If we continue this path, the rising amount of plastic pollution in the oceans may have unprecedented consequences. It is already a well-known fact that marine life is threatened by plastic pollution, either by getting trapped and entangled in discarded plastic packaging or by eating the plastic. So far, 136 species of marine animals have been found entangled in debris. Reports have shown that the chemicals present in plastics may harm the reproductive capabilities of certain sea creatures. As plastic cannot be digested, it sits in the stomach without being able to go anywhere. Eventually, the digestive tract becomes blocked, which has caused the deaths of countless seabirds, turtles, and ocean mammals.
More than a quarter of all fish now contain plastic, according to a recent study which analyzed the guts of fish sold at markets in Indonesia and California. It has also been proven that that zooplankton (microscopic organisms that act as food for small predators like krill, shrimp, and small fish) is eating microplastic. The danger is that toxins from these microplastics moves up the food value chain. As the ocean is an important source of food for humans, the effect on plastic entering the food value chain is yet to be accounted for. The UN has issued a warning, stating that “The presence of microplastic in foodstuffs could potentially increase direct exposure of plastic-associated chemicals to humans and may present an attributable risk to human health.” .
Some scientists claim that the damage is irreparable, as cleaning up the mess may cause more harm than good. leaning up micro-plastics could also inadvertently sweep up plankton, which provides the basis for the marine food chain and half of the photosynthesis on Earth. According to NOAA, cleaning up less than one percent of the North Pacific would take 68 ships working 10 hours a day for a year.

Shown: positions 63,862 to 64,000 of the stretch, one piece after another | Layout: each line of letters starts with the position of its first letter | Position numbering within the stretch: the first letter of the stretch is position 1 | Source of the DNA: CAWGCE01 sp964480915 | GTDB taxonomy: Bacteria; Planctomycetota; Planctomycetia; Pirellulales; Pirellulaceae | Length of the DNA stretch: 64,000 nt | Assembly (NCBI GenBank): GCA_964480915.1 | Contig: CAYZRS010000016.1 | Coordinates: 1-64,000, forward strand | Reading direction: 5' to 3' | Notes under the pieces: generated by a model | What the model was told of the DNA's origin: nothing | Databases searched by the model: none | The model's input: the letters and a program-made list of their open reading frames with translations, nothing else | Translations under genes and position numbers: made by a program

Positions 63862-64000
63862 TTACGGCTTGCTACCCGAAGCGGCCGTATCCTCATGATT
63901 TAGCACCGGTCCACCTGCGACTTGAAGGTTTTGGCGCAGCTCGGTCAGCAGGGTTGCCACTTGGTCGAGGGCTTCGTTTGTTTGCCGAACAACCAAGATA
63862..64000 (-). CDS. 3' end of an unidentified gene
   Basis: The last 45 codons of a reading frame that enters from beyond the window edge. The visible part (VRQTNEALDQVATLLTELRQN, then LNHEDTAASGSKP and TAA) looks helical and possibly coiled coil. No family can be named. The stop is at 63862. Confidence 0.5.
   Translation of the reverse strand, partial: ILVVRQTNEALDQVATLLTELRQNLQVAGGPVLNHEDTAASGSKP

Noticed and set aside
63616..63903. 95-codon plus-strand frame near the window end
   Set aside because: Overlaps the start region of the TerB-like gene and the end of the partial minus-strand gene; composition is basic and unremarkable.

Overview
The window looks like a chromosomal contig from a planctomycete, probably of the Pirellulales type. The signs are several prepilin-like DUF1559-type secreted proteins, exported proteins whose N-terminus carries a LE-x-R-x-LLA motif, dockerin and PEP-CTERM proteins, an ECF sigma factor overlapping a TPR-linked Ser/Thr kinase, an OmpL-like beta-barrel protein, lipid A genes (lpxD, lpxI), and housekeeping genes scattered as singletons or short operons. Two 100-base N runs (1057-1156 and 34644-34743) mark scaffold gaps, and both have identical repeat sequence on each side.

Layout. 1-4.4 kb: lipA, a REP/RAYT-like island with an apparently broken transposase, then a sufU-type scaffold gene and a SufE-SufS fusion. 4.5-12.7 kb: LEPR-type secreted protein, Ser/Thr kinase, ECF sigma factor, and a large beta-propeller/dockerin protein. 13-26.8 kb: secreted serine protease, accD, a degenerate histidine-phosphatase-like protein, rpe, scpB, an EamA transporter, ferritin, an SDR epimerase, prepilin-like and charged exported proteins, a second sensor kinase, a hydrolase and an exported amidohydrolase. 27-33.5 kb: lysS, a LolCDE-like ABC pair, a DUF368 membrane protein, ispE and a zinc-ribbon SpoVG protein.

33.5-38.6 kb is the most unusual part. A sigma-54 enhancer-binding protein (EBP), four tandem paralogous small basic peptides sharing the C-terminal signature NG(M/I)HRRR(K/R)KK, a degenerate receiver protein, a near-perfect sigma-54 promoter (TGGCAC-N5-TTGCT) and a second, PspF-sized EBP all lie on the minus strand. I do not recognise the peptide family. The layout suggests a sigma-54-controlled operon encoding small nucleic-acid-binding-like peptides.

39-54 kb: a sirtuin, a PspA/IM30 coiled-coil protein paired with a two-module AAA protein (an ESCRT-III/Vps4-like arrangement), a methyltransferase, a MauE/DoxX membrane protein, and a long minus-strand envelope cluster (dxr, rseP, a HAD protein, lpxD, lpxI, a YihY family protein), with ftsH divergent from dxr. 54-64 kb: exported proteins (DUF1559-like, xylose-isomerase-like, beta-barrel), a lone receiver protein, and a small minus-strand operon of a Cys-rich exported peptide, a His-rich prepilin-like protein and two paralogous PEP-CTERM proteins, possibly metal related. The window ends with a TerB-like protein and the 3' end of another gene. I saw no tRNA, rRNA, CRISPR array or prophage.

While there is some skepticism regarding the realism in cleaning up this mess, there are several initiatives attempting to rid the ocean of plastic waste ranging from volunteer organization like Nordic Ocean Watch as well as corporate efforts like Norwegian classified-ads company finn.no launched a campaign earlier this year, offering a cash reward to anyone cleaning up plastic from the Norwegian coastline. The most famous initiative is The Ocean Cleanup project, which has set out on a mission to remove 70,000 metric tons of plastic from the oceans within 10 years by utilizing a massive barrier that collects plastic garbage. Norwegian billionaire Kjell Inge Røkke is donating parts of his fortune to build the research vessel, REV. The vessel will be operated and managed by WWF and in addition to doing research it will remove up to 5 ton s of plastic from the ocean daily.
However, to solve this issue, the problem need to be addressed at the source. Several countries are joining forces in order to issue a ban on the use of microbeads in cosmetics, and the EU is through the mermaids project investigating different technologies to capture microplastic fibers from synthetic fabrics. World Economic Forum is suggesting in a report on the future of plastics three distinct strategies to reduce plastic waste.
- Improve the way we design, recycle and re-use plastics. About 30% of the plastic we create is destined for landfills or the ocean
- For at least 20% of plastic waste, re-use is an economically attractive option
- For the remaining 50% of plastic, we need to make recycling pay.Improving packaging at the design stage would make recycling easier
According to a research paper on plastic pollution published this summer, as long as we lack a strategy for end-of life plastics we are conducting a singular uncontrolled experiment on a global scale, in which billions of metric tons of material will accumulate across all major terrestrial and aquatic ecosystems on the planet. In the long run, the only viable solution is to drastically cut down on plastic pollution. That means cleaning up the mess we have already made, coutneract the out of sight, out of mind mentality when it comes to marine pollution, as well as slowing down our overall plastic production by increasing the recycling rate and decreasing our demand for disposable plastic.